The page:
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    Marines get crash course in helo dunker training

    Marines get crash course in helo dunker training

    Photo By Sgt. Christopher J. Moore | MARINE CORPS BASE CAMP PENDLETON, Calif. - A Marine with 2nd Battalion, 5th Marine...... read more read more



    Story by Lance Cpl. Christopher J. Moore 

    1st Marine Division

    MARINE CORPS BASE CAMP PENDLETON, Calif. – Ditching, ditching, ditching! That was the last thing Marines heard as they were lowered into a pool inside a Modular Amphibious Egress Trainer. The water rushed up their nose and oxygen seeped away every second until they were completely submerged.

    More than 20 Marines with 2nd Battalion, 5th Marine Regiment, managed to keep their heads above water and learn the basic principles of underwater evacuation during a helicopter dunker exercise here, Nov. 4.

    The training taught the Marines how to properly use their safety gear and how to execute emergency exit procedures from a helicopter in the event it crashes in open waters.

    The evolution began with classroom instruction on proper brace positions and identifying factors that happen prior to the evacuation. From there, the Marines started the practical application by sitting in individual chairs contained within a float-lined cage, known as the Shallow Water Egress Trainer. Then the instructors flipped the chairs over to help the Marines get accustomed to being inverted underwater.

    “No matter how confident someone is in water, it takes a certain technique,” said retired Master Sgt. Mike Marzinsky, an underwater egress trainer, and resident of Fallbrook, Calif. “The techniques we teach here work. We didn’t just make it up. Hopefully they will be able to retain these skills, so if a crash ever happens they can rely on the training and get out of there.”

    The trainers put the Marines in the MAET suspended in the air over a pool. They were lowered into the pool, and the modular was flipped upside down, disorienting the Marines. They then conducted escape procedures, which allowed the Marines to develop survival techniques that could save their lives.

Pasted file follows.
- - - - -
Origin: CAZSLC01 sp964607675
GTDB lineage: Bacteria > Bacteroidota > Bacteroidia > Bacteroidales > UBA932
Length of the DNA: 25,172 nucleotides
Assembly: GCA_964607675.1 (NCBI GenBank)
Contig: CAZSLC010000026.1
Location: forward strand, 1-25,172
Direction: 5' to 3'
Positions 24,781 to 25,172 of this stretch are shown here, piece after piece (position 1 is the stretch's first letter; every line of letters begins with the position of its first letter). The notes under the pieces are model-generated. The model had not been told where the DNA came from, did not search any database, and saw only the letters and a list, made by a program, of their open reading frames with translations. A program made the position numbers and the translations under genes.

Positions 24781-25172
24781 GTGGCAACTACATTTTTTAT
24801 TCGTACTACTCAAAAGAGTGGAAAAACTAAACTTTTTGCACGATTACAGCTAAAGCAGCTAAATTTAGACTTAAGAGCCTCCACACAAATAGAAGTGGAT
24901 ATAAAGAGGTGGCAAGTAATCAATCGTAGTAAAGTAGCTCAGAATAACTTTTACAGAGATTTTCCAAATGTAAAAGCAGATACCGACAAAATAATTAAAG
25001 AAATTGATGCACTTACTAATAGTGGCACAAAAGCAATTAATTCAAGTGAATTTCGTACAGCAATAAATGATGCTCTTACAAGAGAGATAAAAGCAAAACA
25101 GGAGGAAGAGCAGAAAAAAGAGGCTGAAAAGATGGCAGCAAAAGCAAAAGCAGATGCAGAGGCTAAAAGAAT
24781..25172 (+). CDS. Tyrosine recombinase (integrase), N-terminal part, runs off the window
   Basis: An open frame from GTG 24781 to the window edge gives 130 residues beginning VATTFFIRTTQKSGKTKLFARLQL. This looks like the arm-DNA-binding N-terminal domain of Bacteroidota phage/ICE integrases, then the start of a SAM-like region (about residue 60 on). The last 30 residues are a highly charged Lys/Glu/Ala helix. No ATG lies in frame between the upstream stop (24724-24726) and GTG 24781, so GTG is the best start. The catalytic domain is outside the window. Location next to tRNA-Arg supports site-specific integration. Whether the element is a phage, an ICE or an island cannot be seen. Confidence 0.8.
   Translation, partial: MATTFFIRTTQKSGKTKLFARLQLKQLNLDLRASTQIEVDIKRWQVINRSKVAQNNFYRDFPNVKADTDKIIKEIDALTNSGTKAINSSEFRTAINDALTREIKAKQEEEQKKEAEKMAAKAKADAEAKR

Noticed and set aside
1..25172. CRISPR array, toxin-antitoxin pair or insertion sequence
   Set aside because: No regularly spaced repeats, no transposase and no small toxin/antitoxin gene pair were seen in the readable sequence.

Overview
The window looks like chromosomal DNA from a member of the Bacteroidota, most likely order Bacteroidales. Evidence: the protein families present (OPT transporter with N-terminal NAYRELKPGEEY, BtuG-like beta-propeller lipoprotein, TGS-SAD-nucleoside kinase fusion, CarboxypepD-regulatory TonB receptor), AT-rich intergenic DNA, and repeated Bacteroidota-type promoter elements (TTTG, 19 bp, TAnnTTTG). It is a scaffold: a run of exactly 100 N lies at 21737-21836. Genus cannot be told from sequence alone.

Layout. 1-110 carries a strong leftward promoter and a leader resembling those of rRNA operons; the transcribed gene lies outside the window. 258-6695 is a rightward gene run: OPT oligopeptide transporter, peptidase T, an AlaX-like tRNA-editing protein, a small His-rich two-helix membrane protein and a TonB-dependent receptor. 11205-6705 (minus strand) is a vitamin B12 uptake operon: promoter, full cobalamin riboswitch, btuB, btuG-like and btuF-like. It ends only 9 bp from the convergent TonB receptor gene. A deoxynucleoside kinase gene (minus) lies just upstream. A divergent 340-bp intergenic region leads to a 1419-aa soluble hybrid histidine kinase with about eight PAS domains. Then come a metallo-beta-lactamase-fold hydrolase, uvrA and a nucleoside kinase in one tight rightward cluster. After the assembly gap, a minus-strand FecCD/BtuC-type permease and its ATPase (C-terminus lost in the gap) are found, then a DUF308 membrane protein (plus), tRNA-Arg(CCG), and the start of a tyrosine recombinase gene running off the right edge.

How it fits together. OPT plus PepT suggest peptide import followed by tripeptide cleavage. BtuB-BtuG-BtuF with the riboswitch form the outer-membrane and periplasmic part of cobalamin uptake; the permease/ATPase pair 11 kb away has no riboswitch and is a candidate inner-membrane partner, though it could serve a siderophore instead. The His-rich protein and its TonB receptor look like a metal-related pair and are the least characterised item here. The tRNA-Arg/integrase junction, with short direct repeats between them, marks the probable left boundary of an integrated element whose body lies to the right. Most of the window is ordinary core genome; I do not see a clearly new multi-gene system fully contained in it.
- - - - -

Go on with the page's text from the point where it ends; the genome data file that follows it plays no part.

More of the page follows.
The Marines went through the dunker several times, each time increasing the amount of equipment worn. From the initial dunk, the gear increased to the use of a rifle, flak jacket, blacked out goggles and an emergency breathing device.

    The training is the safest and closest way of simulating an actual incident without crashing a helicopter, Marzinsky said.

    “Before doing this, if someone asked me if it was possible to egress from a downed helicopter in the ocean, I would have said they were out of their mind,” said Capt. Jacob Crespin, Echo Company commanding officer. “After doing this training, I have a lot more confidence in using the equipment and finding exits that I can get out of if it goes into the water.”

    Marzinsky said the Marines dislike the training at first, but they learn to appreciate it toward the end of the course.

    “A lot of Marines come in here and they just hate it,” Marzinsky said. “But when the training is almost over, they start to like it and they want to go on a few more rides in the modular. It’s a total nerve builder. They can use these skills and save their life.”

    The Marines agreed they gained confidence in their ability to effectively evacuate from a helicopter in case of a crash.

    The Marines walked away from the course better prepared to face difficult situations. They have a new sense of confidence to go along with the valuable training as they prepare to deploy with the 31st Marine Expeditionary Unit.



    Date Taken: 11.13.2013
    Date Posted: 11.13.2013 18:48
    Story ID: 116678
    Location: CAMP PENDLETON, CA, US 
    Hometown: FALLBROOK, CA, US
    Hometown: NORTHPORT, NY, US

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